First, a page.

If you have any questions, or would like to start a No Win No Fee claim for an accident at work, we are open:

  • 8am to 9pm weekdays
  • 9am to 6pm on Saturday
  • 9.30am to 5pm on Sunday.

Call us for FREE advice on 0800 376 1001, or arrange a callback from a friendly, legally-trained advisor:

Call me back
  • Tick icon FREE consultation
  • Tick icon Find out if you can claim
  • Tick icon No obligation to start a claim

Injury FAQ's

Can I claim for someone else?

Yes. In certain circumstances, it is possible to claim compensation on behalf of another person in the capacity of a 'litigation friend'.

If an injured person is either too young or vulnerable, too injured or otherwise unable to claim on their own behalf, their litigation friend can handle the claim process on behalf of the injured person.

The litigation friend will be responsible for communicating with the solicitors, and for making decisions in respect of the claim.

Read more about claiming on behalf of another person.

Can I claim if I was partly responsible for an accident?

You may still be able to claim compensation even if you contributed to your accident or to your injuries.

However, if you were partly to blame (known as contributory negligence), your compensation may be reduced and it may be more difficult to prove liability.

Read more about claiming compensation if you were partly responsible for an accident.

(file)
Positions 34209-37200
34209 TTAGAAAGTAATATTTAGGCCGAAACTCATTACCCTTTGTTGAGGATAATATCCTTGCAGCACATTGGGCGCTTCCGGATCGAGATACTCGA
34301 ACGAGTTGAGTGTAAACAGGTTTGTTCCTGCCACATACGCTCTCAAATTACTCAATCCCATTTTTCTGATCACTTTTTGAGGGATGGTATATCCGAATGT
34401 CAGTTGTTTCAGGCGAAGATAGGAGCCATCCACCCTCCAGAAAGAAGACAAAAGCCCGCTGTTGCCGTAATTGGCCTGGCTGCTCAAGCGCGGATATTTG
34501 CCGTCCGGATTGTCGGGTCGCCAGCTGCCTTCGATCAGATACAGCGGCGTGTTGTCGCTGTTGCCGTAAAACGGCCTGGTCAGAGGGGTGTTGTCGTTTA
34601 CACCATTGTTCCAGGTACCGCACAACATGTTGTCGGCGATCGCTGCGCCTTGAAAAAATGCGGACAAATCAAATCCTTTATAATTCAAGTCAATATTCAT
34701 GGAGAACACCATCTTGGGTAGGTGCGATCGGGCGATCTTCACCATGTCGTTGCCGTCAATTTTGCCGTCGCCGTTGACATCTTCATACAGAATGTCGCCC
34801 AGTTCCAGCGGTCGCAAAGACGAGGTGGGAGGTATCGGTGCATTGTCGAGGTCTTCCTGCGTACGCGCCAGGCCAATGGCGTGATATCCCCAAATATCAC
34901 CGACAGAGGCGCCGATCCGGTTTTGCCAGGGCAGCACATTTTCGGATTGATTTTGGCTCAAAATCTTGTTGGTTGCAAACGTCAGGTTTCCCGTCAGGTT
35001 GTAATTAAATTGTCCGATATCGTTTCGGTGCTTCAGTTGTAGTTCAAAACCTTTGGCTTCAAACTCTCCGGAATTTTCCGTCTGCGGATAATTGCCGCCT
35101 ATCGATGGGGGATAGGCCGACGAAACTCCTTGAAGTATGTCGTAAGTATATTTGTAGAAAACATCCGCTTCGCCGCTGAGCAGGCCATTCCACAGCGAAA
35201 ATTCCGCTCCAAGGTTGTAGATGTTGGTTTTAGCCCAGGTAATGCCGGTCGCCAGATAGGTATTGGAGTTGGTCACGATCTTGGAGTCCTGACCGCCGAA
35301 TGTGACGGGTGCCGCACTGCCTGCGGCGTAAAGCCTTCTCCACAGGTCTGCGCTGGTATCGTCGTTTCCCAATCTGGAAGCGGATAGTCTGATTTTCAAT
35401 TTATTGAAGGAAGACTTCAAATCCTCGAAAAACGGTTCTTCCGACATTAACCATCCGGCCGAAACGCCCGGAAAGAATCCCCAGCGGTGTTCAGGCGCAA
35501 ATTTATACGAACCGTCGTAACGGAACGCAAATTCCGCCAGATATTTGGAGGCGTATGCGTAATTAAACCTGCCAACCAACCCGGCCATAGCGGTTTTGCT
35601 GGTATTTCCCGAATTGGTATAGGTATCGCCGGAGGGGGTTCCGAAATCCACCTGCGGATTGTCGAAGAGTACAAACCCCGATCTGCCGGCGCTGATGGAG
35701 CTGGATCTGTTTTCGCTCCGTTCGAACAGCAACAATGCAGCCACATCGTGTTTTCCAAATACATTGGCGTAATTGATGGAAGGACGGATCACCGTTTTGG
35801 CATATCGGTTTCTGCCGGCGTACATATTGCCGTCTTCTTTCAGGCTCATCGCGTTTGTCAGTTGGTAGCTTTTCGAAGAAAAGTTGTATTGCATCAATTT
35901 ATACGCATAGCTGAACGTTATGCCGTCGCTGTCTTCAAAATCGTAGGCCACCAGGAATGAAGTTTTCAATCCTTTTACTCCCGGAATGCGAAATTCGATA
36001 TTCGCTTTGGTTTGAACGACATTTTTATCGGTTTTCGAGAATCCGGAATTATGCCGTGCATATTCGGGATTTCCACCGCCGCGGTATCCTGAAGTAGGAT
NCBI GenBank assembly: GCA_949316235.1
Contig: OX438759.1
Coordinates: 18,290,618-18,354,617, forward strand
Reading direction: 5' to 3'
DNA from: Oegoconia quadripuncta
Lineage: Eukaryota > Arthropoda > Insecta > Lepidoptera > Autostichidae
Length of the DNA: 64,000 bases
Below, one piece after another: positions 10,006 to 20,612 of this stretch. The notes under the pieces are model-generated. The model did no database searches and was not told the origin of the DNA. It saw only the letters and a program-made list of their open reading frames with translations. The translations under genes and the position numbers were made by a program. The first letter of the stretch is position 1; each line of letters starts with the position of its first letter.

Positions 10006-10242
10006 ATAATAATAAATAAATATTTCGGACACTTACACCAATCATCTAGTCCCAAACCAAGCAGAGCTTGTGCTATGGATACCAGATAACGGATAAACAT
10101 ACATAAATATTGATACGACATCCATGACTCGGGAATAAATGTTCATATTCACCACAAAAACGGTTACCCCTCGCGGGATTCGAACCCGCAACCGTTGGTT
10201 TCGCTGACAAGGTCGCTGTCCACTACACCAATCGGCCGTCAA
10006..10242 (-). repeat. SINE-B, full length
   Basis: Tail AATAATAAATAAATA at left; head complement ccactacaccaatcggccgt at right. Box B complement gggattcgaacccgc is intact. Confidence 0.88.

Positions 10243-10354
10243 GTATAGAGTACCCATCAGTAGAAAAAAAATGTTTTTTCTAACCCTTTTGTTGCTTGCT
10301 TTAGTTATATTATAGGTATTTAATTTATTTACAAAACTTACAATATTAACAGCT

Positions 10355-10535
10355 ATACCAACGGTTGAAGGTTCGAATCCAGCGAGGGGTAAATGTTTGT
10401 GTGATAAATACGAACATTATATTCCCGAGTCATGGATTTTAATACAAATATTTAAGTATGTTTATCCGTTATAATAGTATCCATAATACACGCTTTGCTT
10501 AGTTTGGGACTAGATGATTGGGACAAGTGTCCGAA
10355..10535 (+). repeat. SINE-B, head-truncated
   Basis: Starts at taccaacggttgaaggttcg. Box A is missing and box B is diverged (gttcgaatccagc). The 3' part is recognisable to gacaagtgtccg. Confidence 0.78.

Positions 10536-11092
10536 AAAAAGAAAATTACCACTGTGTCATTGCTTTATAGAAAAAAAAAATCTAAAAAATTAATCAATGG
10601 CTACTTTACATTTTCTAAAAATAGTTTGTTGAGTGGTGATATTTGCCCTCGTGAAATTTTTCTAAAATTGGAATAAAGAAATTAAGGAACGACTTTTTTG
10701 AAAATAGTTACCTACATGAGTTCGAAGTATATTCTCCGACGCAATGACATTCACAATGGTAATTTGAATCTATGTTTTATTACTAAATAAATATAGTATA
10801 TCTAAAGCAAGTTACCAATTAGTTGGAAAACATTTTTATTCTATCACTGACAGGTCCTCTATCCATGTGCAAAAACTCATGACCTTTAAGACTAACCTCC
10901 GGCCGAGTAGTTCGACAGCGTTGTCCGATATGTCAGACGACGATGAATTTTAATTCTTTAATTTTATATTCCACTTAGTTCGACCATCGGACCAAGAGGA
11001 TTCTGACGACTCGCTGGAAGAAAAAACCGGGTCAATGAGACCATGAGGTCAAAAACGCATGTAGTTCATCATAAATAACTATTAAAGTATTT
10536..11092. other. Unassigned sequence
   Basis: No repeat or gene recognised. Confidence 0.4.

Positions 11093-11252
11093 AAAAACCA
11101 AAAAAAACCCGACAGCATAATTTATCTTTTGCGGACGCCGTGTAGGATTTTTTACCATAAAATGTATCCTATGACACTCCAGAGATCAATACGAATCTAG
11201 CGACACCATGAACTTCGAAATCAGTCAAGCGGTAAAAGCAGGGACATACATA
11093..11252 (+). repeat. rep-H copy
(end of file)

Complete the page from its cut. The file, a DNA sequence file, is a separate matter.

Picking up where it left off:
How long do I have to make an injury claim?

In general, you have a time limit of up to 3 years from the date of the injury to make an injury claim.

The last date you can make a claim is known as the claim limitation date - after which your injury claim becomes 'statute barred'.

Can I claim for an injury after 3 years?

Possibly. The general rule for adults is that a claim must be started within three years.

However, the three-year countdown starts on the day you learned of your injury or illness. This will usually be the date of the accident, but could be the date your doctor gave you a diagnosis.

If you were injured as a child, you do have up until your 21st birthday to make a claim.

There other circumstances that can also impact the limitation date. Call us now on 0800 376 1001 to find out if you are still able to claim injury compensation.

In reality, there are a number of factors that can affect whether an injury claim will be taken on by a solicitor.

Calculate your claim limitation date

Will I have to go to a solicitor's office?

No. You will not need visit a solicitor's office. As with most professional services, it is no longer necessary to meet face to face with your solicitor. Personal injury claims are dealt with via email, post and telephone.

Should you need to have a medical, this will be arranged at a medical centre near you or at your GP's surgery.

Read more: Will I have to visit a solicitor's office?

Can I get an early compensation payment?

If you suffer financial hardship as a result of an injury, you may be able to claim an interim compensation payment.

An interim payment is a partial settlement of your claim which is paid before your claim is concluded. The amount you receive in interim payments would then be deducted from your final compensation settlement or award.

Read more about interim compensation payments.

Chris Salmon, Director

Author:
Chris Salmon, Director